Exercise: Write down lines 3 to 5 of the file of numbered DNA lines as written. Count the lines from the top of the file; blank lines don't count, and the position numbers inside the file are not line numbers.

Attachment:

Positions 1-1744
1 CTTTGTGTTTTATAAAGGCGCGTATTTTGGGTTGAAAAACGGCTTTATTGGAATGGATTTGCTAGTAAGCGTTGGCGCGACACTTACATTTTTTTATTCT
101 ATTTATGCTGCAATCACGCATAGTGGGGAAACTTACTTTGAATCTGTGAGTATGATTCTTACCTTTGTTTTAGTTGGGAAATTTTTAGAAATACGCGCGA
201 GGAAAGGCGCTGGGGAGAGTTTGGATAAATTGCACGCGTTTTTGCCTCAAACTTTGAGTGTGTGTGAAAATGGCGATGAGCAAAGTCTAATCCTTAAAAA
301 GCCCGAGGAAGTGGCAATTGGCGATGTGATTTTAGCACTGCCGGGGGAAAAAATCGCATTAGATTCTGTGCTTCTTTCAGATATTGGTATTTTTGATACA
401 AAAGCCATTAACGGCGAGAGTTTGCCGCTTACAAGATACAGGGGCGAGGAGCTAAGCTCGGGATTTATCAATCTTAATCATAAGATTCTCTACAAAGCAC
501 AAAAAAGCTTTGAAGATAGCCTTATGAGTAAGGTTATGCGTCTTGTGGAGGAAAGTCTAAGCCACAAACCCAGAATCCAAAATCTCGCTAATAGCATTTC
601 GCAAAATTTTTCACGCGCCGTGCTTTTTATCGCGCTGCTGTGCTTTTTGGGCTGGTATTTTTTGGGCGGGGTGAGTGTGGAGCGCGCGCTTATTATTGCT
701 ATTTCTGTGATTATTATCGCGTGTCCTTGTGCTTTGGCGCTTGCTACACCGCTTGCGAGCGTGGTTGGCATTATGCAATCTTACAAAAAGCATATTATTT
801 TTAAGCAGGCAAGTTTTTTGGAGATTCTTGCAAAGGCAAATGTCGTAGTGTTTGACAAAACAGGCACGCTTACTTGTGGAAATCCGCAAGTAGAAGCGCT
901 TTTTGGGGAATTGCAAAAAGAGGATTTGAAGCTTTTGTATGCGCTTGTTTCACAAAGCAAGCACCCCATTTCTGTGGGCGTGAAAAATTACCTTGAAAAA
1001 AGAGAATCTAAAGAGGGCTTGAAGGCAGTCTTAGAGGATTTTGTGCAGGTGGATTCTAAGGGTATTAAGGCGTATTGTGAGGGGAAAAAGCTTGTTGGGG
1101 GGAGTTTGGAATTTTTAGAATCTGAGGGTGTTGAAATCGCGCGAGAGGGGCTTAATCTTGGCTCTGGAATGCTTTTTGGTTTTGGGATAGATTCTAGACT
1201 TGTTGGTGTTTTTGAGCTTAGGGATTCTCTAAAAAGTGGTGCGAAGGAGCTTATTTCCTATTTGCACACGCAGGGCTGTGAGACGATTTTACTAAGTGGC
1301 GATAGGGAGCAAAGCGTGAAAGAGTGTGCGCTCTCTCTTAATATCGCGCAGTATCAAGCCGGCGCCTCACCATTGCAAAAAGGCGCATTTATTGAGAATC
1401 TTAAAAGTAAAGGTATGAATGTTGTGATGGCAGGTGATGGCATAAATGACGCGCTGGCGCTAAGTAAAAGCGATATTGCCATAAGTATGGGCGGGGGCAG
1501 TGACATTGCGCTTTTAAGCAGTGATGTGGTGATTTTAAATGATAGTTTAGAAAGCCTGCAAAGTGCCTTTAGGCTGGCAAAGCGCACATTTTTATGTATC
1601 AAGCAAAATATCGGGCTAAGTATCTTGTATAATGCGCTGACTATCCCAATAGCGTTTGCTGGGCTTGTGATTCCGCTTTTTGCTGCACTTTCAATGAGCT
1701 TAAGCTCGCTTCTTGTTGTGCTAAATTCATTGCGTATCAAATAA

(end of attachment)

101 ATTTATGCTGCAATCACGCATAGTGGGGAAACTTACTTTGAATCTGTGAGTATGATTCTTACCTTTGTTTTAGTTGGGAAATTTTTAGAAATACGCGCGA
201 GGAAAGGCGCTGGGGAGAGTTTGGATAAATTGCACGCGTTTTTGCCTCAAACTTTGAGTGTGTGTGAAAATGGCGATGAGCAAAGTCTAATCCTTAAAAA
301 GCCCGAGGAAGTGGCAATTGGCGATGTGATTTTAGCACTGCCGGGGGAAAAAATCGCATTAGATTCTGTGCTTCTTTCAGATATTGGTATTTTTGATACA